VandenAkker Appointed to School Committee

Sherri VandenAkker was appointed to fill the vacancy on the School Committee by a vote of 9-0 at a joint meeting between the School Committee and the Board of Selectmen on Monday, December 18. The vacancy was created when School Committee member Gary Nihan resigned from the committee last month citing medical reasons.

VandenAkker has a Bachelor’s degree from Mt. Holyoke College and an M.A. and Ph.D in English Literature from the University of Massachusetts. She has twenty-five years of experience in classroom teaching and educational administration, and teaches at the collegiate level at Springfield College’s School of Professional and Continuing Studies, Boston Campus.

Around Reading, VandenAkker has served on the Joshua Eaton Task Force, is a member of the Reading Coalition Against Substance Abuse Board, hosts a RCTV show on education, and was elected to the Library Board of Trustees last April. VandenAkker was the only applicant for the position and will take her seat at the next School Committee meeting on January 8. She indicated that she plans to run for election to a full term on the School Committee in the April 3, 2018 town election.

The School Committee also had a fiscal year 2019 budget overview presentation by school department Director of Finance Gail Dowd. The presentation was described by Superintendent John Doherty as a “global overview.” The overview was shared in this meeting to help expedite the budget process in January. Dowd started by explaining the five cost centers that the budget is divided into: administration, regular day, special education, district-wide programs, and facilities. Down pointed out that activities such as field trips, food service, and extended day are not included in the budget and are paid for by fees charged for the activities.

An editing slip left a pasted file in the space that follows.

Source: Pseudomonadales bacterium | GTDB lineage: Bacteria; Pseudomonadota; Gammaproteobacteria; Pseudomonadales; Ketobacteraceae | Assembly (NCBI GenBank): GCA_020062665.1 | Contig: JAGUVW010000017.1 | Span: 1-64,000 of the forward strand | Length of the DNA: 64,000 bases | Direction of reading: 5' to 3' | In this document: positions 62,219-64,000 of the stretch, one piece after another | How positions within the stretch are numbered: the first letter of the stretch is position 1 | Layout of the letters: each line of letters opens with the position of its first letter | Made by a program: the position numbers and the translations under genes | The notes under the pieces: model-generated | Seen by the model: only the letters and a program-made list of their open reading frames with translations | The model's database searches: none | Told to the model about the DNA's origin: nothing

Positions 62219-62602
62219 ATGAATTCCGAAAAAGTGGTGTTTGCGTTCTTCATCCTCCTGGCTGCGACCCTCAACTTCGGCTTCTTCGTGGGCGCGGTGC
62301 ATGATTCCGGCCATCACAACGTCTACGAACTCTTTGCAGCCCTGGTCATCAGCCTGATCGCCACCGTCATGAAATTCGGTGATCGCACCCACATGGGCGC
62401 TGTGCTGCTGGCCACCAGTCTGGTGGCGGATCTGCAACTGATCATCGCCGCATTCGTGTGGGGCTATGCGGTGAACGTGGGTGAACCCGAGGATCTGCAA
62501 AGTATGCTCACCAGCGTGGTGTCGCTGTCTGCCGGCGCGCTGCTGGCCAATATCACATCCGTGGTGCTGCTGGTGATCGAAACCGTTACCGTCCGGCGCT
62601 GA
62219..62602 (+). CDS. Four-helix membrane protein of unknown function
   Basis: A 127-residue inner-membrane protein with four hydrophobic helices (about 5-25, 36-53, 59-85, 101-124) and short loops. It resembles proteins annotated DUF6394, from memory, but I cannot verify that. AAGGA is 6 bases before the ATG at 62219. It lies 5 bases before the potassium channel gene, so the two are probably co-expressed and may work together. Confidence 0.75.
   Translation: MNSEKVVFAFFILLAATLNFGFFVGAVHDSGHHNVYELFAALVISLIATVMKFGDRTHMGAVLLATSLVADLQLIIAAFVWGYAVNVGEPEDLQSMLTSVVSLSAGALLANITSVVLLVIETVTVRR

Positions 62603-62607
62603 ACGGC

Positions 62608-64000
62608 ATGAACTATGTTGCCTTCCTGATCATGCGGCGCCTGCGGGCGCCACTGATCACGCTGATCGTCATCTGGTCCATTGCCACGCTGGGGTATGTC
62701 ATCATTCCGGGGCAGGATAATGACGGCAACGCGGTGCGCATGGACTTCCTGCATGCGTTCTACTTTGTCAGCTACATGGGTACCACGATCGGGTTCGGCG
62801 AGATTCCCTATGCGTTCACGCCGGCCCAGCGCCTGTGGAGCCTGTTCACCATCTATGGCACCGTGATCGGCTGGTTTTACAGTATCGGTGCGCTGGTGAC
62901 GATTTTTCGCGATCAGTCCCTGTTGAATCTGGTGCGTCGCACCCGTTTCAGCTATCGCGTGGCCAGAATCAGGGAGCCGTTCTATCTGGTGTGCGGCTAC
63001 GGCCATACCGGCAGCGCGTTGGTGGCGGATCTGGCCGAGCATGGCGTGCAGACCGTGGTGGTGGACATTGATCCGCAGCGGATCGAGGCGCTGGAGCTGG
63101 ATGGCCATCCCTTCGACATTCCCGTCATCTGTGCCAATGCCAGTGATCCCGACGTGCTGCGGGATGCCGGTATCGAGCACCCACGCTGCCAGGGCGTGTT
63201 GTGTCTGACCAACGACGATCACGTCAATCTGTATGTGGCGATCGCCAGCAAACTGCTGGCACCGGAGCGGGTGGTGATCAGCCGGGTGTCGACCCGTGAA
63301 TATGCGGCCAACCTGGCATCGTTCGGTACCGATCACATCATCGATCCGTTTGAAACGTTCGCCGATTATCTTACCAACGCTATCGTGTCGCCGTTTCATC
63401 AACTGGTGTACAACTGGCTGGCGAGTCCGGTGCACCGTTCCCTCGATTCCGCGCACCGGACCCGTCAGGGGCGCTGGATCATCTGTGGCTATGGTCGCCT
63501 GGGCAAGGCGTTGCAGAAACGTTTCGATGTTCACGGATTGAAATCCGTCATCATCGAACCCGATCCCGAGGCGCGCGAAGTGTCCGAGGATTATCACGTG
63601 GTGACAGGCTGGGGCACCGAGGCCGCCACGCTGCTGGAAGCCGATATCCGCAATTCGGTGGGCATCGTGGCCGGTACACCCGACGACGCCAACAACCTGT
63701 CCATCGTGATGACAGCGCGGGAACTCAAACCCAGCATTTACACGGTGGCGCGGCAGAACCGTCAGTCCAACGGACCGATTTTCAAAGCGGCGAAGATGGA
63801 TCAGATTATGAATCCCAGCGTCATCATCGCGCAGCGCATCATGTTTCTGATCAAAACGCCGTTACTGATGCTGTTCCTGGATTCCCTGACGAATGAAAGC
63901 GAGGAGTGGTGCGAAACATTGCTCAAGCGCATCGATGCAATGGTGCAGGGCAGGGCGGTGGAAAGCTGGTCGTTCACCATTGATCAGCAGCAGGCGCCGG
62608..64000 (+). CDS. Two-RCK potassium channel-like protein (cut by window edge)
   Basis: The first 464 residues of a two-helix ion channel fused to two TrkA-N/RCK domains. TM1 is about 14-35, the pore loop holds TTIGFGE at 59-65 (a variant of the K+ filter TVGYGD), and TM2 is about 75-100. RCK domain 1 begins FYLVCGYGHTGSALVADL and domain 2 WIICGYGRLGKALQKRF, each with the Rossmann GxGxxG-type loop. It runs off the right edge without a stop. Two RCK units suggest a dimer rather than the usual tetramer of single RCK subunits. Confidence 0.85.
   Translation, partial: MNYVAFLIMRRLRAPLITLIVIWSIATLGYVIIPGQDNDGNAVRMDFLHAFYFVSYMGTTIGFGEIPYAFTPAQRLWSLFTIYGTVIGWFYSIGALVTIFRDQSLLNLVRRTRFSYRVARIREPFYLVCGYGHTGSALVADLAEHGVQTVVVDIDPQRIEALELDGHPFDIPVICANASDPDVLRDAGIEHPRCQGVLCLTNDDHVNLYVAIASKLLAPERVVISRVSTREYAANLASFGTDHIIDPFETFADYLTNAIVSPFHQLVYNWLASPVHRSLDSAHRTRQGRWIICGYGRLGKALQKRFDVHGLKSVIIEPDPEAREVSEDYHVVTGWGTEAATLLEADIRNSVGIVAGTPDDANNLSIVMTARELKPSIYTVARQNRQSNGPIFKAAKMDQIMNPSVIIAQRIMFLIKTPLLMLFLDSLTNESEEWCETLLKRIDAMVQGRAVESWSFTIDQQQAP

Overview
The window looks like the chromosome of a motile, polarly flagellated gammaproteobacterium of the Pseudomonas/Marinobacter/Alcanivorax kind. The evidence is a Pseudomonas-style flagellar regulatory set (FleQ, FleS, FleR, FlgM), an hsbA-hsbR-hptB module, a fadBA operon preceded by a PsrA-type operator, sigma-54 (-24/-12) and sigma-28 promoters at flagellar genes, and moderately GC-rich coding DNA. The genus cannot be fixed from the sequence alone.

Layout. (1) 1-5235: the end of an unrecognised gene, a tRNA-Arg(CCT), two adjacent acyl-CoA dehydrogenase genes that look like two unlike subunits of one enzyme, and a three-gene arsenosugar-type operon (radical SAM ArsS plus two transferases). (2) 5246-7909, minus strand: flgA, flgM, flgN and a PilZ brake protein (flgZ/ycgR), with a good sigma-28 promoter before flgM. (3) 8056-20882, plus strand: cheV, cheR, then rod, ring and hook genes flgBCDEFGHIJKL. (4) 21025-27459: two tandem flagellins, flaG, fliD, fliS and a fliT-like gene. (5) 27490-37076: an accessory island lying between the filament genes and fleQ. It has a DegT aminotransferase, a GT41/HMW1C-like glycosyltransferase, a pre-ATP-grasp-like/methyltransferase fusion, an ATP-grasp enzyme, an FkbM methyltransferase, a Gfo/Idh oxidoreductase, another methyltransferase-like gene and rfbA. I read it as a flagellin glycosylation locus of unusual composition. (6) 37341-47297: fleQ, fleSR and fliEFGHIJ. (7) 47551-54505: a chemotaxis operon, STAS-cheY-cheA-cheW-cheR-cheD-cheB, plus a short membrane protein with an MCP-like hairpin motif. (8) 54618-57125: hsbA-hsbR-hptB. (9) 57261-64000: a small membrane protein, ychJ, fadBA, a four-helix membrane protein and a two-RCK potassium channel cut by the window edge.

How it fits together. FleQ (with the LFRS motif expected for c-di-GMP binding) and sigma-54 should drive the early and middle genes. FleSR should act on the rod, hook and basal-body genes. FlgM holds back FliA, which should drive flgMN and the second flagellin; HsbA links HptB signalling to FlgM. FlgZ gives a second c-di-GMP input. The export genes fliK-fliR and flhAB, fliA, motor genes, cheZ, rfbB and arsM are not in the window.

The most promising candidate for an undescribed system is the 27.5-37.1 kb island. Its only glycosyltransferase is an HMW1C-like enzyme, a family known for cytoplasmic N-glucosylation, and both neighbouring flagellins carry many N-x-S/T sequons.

Doherty then explained that costs are rising faster than the two and a half percent increase allowed by Proposition 2 ½. “A level service budget needs to grow at about three and half to four and a half percent each year,” Doherty stated. He also shared that state Chapter Seventy aid is only growing at about one percent. Reading has slipped in its per pupil spending ranking over the last ten years.

Dowd expressed that the driving factors in cost increases are health insurance and out-of district tuition for special education students. In preparation for the January budget meetings, the School Department will prepare two budgets, one will be a baseline balanced budget and the other will be a “restoration” budget if a Proposition 2 ½ override passes in April.

The meeting adjourned at 8:40pm.

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